Tag: wire walk

    Cochrane Launches Skywalk 2012

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    From WBEN AM:

    He’s been walking tightropes for 50 years, and Jay Cochrane will be spending his summer walking over a part of Niagara Falls, Ontario. He’ll be walking each night for 12 weeks from Niagara Fallsview Hilton Hotel’s north tower to the top of the Skylon Tower, 600 feet in the air.

    Cochrane says the goal is to help raise money for a pair of children’s charities, the Boys and Girls Club and Tender Wishes, which helps terminally ill children have their wishes granted. “I always have a goal, and I try to surpass it. Instead of setting a limit, I’d rather be able to say I raised more than I expected,” explains Cochrane in not mentioning how much he’d like to raise. The walks are free, as are posters, and spectators can give donations. They can also buy DVDs of his performances, the proceeds of which will go to charities.

    Natural wonder or carnival sideshow?

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    From the Buffalo News:

    Nik Wallenda’s tightrope walk over Niagara Falls this summer has been pitched as a once-in-a-generation event, a tribute to stunting history that legally can take place only every two decades.

    Now three more daredevils want to join the party — promising they will seek to conquer the falls in a barrel. All have achieved the feat in the past.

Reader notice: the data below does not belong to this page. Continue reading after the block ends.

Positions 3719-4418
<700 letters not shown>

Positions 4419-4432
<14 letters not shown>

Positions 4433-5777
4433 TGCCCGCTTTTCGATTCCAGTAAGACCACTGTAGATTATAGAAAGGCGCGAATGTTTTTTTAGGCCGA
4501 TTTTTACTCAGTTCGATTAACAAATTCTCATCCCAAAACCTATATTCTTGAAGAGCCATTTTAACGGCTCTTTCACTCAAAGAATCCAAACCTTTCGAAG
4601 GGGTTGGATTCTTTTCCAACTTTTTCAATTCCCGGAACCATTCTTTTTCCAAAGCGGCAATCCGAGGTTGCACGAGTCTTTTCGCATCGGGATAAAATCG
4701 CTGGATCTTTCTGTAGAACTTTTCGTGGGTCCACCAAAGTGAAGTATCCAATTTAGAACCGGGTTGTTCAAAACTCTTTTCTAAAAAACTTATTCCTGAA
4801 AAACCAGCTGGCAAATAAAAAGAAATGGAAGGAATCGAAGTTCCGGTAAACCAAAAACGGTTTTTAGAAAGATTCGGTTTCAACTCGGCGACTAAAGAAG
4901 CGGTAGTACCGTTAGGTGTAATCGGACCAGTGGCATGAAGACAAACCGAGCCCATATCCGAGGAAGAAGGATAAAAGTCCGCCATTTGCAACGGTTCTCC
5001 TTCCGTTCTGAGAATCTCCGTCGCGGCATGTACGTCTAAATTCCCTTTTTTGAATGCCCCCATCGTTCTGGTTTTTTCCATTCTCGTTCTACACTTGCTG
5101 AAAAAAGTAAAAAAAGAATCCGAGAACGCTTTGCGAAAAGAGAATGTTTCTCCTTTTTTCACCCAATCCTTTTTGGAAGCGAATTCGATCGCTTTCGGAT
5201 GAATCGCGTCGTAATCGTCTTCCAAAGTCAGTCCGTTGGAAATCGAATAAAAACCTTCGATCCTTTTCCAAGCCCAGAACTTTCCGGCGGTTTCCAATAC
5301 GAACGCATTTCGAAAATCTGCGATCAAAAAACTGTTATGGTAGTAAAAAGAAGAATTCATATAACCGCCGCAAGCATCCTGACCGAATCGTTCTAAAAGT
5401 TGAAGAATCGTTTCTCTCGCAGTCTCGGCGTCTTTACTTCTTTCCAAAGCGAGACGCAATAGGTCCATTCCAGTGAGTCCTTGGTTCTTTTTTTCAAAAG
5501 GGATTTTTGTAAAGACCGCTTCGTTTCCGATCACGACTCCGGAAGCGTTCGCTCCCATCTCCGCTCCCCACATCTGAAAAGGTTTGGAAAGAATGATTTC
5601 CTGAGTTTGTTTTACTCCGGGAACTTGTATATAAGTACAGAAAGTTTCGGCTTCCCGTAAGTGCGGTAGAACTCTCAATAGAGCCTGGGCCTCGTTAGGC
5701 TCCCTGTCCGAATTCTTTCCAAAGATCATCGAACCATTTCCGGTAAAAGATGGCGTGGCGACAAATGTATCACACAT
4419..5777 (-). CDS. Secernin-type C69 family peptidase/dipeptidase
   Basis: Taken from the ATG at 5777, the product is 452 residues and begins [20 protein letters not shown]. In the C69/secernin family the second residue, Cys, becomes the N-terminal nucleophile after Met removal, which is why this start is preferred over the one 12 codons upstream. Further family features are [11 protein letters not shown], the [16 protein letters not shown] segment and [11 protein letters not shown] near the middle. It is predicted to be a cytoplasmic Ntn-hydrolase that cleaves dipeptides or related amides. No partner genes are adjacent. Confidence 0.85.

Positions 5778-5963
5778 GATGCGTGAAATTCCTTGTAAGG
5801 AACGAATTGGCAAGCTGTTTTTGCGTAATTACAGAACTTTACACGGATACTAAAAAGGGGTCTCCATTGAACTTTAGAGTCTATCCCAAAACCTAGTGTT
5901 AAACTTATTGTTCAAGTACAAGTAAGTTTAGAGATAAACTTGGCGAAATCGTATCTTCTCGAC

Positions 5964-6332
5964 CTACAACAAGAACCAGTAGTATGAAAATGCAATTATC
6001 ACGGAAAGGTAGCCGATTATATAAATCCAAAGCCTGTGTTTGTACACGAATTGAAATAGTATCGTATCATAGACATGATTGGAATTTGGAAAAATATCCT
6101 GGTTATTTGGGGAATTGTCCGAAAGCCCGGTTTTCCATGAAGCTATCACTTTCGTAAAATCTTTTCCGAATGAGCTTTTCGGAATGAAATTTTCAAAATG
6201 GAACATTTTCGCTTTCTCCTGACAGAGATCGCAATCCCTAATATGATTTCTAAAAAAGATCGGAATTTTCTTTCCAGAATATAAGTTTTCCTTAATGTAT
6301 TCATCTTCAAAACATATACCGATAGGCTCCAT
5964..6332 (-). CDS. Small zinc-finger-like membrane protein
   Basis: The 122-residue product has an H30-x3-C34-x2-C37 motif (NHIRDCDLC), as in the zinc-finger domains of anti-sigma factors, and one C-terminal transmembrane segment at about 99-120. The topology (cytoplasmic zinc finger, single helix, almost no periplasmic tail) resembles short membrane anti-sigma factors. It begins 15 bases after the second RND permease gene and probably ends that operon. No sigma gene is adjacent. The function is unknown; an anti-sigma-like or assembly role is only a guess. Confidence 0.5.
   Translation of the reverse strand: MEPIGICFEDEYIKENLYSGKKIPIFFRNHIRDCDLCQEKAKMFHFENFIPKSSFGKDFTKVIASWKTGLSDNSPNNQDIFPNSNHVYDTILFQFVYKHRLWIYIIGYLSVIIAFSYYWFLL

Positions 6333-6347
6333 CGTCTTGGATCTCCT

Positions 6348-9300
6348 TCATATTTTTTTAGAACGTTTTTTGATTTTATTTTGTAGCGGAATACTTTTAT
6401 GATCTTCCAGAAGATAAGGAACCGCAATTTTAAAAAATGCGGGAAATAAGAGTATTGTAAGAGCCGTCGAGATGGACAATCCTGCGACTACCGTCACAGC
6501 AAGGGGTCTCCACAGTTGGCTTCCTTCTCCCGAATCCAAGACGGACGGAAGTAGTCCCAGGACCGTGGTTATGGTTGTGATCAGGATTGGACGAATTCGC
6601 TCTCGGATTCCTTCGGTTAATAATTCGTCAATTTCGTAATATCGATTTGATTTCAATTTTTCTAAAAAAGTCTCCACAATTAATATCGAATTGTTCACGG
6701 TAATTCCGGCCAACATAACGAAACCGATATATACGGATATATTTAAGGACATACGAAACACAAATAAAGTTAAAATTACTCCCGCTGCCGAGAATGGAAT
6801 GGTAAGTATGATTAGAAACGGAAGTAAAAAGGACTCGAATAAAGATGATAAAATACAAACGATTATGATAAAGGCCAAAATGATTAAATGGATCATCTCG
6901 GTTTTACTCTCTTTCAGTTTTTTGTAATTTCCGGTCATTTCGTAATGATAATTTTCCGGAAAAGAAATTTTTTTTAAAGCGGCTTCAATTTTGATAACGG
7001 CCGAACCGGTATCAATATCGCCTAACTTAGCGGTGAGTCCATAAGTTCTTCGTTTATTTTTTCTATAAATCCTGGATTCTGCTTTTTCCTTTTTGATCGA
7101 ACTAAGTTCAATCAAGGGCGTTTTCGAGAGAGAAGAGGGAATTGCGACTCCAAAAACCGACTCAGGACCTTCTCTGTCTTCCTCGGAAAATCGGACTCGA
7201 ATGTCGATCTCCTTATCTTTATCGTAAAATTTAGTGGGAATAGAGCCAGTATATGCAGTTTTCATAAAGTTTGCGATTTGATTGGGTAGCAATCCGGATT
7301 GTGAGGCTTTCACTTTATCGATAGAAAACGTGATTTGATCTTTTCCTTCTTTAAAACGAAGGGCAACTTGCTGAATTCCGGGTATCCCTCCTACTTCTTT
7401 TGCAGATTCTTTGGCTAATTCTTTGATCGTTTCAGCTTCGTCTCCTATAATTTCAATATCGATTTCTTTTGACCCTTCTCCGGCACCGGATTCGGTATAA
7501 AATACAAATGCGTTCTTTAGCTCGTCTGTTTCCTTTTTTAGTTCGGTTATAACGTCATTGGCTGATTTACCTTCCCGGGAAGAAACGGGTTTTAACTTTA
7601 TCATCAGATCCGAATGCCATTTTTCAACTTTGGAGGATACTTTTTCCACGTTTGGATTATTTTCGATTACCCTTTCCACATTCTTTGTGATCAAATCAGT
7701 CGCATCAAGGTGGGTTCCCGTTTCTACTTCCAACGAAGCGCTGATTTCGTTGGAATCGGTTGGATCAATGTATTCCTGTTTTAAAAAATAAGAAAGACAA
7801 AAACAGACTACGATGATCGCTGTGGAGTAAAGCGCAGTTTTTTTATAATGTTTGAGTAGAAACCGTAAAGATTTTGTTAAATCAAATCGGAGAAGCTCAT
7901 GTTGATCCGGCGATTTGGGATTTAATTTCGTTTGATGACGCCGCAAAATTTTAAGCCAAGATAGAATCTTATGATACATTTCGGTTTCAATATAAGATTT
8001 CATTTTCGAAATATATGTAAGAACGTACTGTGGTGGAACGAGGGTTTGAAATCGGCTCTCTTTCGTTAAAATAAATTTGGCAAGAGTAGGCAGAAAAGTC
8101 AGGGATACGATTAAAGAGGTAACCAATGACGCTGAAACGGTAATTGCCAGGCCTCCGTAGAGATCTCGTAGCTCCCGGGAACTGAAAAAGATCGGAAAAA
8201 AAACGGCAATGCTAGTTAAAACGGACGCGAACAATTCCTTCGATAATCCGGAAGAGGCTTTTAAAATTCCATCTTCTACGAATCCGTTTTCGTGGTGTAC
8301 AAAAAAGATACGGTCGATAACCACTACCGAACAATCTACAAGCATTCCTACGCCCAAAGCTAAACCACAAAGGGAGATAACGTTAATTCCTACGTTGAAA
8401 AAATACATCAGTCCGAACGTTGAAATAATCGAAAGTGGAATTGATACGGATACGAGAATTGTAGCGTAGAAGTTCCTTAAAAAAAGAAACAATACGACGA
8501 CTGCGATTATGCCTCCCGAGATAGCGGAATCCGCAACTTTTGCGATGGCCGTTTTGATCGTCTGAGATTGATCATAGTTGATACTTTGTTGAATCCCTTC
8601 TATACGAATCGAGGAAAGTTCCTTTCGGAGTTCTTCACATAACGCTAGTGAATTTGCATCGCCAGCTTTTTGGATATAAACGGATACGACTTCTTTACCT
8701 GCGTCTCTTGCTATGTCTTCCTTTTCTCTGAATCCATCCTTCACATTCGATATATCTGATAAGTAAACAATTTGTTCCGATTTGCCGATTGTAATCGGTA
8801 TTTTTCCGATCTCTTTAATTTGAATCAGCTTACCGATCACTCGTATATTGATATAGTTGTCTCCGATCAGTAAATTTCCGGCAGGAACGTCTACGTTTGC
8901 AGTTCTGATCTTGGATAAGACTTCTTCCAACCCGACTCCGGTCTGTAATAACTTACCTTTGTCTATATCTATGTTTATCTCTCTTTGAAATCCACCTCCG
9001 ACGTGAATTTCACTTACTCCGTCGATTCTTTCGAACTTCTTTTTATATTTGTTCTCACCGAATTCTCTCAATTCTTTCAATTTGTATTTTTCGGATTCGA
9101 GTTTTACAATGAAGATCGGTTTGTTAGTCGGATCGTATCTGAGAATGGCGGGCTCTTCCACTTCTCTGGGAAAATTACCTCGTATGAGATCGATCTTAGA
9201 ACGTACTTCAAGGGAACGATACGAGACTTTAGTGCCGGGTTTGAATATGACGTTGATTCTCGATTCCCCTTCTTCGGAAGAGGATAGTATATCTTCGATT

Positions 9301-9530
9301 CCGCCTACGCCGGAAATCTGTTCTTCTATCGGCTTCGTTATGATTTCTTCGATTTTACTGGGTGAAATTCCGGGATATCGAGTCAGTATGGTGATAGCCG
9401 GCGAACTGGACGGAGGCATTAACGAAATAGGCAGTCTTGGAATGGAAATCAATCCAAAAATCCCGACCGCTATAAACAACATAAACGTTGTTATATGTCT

This attention to stunting revives a centuries-old debate: Should the waterfalls exist as a natural wonder or as the centerpiece of a man-made circus?

    “A little carnival is good,” said Mark DiFrancesco, owner of the Niagara Daredevil Museum on the American side of the falls. “A little bright lights and attention for the area is good. It’ll bring people into the area, and hopefully they’ll come back.”

    But others think that government officials, by approving Wallenda’s stunt, have opened the door to these other attempts by renewing interest in stunting.

    Wallenda on HBO’s “Real Sports with Bryant Gumbel”

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    From the Buffalo News:

    When Nik Wallenda walks an 1,800-foot cable above Niagara Falls this summer, his biggest challenge won’t be the mist or wind in his face – it’ll be the first step of his historic feat.

    “The first step’s definitely the hardest one,” Wallenda said Tuesday on HBO’s Real Sports with Bryant Gumbel. “After the first step’s over you’re there, you’re committed. After the first step, you’re not gonna turn around and come back. Youre just gonna go.”